Whatever you may imagine, "peak oil" has not been discredited as a concept, a statement no less true for "peak fossil fuels." Think of them instead as postponed. We are, after all, on a finite planet that, by definition, holds a finite amount of oil, natural gas, and coal. Sooner or later, as such deposits get used up (no matter the new techniques that might be invented to extract more of the ever tougher stuff from the earth), we will reach a "peak" of production from which it will be all downhill.
That's a simple fact to which, as it happens, there's a catch. Here, according to the New York Times, is the key finding from the latest leaked 127-page draft report of the U.N.'s Intergovernmental Panel on Climate Change (IPCC), which manages to use the word "risk" 351 times, "vulnerable" or "vulnerability" 61 times, and "irreversible" 48 times: "The report found that companies and governments had identified reserves of these [fossil] fuels at least four times larger than could safely be burned if global warming is to be kept to a tolerable level."
In other words, while "peak oil" may be a perfectly on-target concept, "peak existence" turns out to precede it by decades and from that far more consequential "peak" we are, unlike "peak oil," already on the downhill slide. The scientists who produced the IPCC's draft report expect the average global temperature to increase by 3.6 degrees Fahrenheit by mid-century and at least 6.7 degrees by its end, which will leave humanity on a staggeringly less habitable planet.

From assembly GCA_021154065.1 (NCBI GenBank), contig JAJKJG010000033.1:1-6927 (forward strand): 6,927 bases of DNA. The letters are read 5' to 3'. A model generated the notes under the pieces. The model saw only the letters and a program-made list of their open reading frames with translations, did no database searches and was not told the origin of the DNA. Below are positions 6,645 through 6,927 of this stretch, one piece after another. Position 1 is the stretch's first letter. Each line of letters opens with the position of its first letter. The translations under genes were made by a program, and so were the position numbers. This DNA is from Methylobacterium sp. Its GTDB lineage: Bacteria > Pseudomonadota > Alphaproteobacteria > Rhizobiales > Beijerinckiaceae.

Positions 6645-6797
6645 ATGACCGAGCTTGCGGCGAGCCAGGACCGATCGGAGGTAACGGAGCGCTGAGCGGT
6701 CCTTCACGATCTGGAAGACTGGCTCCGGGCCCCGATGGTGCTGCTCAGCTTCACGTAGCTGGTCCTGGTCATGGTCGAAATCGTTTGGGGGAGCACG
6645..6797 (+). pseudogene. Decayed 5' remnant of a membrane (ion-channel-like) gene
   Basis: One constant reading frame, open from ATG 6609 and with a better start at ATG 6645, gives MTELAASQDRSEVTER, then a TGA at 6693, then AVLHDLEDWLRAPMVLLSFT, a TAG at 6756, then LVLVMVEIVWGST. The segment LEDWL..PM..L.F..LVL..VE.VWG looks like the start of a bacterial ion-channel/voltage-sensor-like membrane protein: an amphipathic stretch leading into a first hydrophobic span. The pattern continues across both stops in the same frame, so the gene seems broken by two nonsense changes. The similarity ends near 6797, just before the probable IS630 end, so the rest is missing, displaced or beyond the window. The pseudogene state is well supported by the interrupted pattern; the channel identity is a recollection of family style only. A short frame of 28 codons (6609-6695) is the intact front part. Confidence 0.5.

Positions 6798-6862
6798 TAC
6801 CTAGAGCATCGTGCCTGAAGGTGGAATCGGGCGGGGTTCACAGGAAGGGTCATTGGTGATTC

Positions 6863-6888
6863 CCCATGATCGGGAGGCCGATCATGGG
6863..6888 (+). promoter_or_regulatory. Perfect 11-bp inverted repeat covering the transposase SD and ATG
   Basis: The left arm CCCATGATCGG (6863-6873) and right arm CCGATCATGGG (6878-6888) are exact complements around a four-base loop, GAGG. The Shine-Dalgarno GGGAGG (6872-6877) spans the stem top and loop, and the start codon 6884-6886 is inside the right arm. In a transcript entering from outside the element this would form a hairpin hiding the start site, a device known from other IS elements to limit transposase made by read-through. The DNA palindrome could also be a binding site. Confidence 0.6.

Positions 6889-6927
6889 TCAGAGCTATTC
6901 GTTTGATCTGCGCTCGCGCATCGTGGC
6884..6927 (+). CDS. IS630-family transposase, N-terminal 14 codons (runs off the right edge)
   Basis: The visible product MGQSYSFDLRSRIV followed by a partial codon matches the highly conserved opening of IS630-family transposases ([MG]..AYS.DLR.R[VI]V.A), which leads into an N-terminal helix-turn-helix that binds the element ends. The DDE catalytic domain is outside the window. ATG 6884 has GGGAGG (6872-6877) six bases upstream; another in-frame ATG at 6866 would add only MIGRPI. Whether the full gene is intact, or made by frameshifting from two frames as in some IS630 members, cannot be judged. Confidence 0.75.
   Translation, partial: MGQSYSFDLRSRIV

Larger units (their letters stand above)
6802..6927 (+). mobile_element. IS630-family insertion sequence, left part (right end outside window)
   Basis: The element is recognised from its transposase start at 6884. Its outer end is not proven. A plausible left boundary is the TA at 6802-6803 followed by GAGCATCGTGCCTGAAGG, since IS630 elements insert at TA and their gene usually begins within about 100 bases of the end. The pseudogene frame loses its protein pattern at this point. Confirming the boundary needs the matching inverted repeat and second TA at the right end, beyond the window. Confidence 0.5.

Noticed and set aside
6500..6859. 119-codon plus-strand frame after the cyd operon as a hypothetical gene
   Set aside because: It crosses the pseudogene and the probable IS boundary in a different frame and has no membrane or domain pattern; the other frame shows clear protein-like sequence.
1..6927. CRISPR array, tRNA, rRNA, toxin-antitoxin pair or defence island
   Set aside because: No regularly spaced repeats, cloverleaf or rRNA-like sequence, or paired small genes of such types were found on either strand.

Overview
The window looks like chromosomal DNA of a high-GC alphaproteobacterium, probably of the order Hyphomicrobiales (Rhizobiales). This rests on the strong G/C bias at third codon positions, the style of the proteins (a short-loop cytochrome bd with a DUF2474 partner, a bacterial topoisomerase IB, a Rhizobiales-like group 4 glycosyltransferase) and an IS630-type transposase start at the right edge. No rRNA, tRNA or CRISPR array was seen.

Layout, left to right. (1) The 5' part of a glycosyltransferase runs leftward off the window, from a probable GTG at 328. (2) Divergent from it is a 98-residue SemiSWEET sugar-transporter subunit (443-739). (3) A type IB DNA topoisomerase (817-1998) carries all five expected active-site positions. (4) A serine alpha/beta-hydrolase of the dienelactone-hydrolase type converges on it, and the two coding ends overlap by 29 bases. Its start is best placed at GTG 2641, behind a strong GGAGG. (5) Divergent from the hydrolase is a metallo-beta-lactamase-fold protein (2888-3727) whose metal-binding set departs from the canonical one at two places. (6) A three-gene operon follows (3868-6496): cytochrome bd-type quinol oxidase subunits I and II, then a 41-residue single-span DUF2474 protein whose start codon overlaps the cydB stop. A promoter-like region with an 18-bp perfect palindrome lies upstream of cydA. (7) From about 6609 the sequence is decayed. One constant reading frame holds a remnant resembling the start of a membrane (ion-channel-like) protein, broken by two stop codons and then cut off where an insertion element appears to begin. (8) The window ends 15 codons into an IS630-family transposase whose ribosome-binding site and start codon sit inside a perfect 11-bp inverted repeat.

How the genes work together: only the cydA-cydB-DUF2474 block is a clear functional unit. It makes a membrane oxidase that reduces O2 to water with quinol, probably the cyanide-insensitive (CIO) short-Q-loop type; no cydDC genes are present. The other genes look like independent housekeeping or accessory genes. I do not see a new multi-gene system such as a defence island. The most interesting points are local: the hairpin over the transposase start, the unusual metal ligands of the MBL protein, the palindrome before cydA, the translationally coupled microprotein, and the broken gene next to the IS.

The damage, including the melting of the Greenland ice shield, which alone could raise global sea levels by an average of 23 feet, will be irreversible (at least on a historical -- that is, human -- timescale). Faced with this relatively straightforward reality, as TomDispatch regular Michael Klare, the author of The Race for What's Left, reports today, oil companies are using remarkable ingenuity and spending billions of dollars to reach ever deeper, ever more difficult to extract, and ever more environmentally treacherous deposits of fossil fuels. No less strikingly, the Obama administration has been working energetically to pave the way for them to do so -- to, that is, make real headway in removing those deposits four times larger than will be even faintly comfortable for our future. Not only is it doing so in a thoroughly drill-baby-drill spirit of cooperation with the globe's largest and most avaricious energy outfits, but it's bragging about it, too.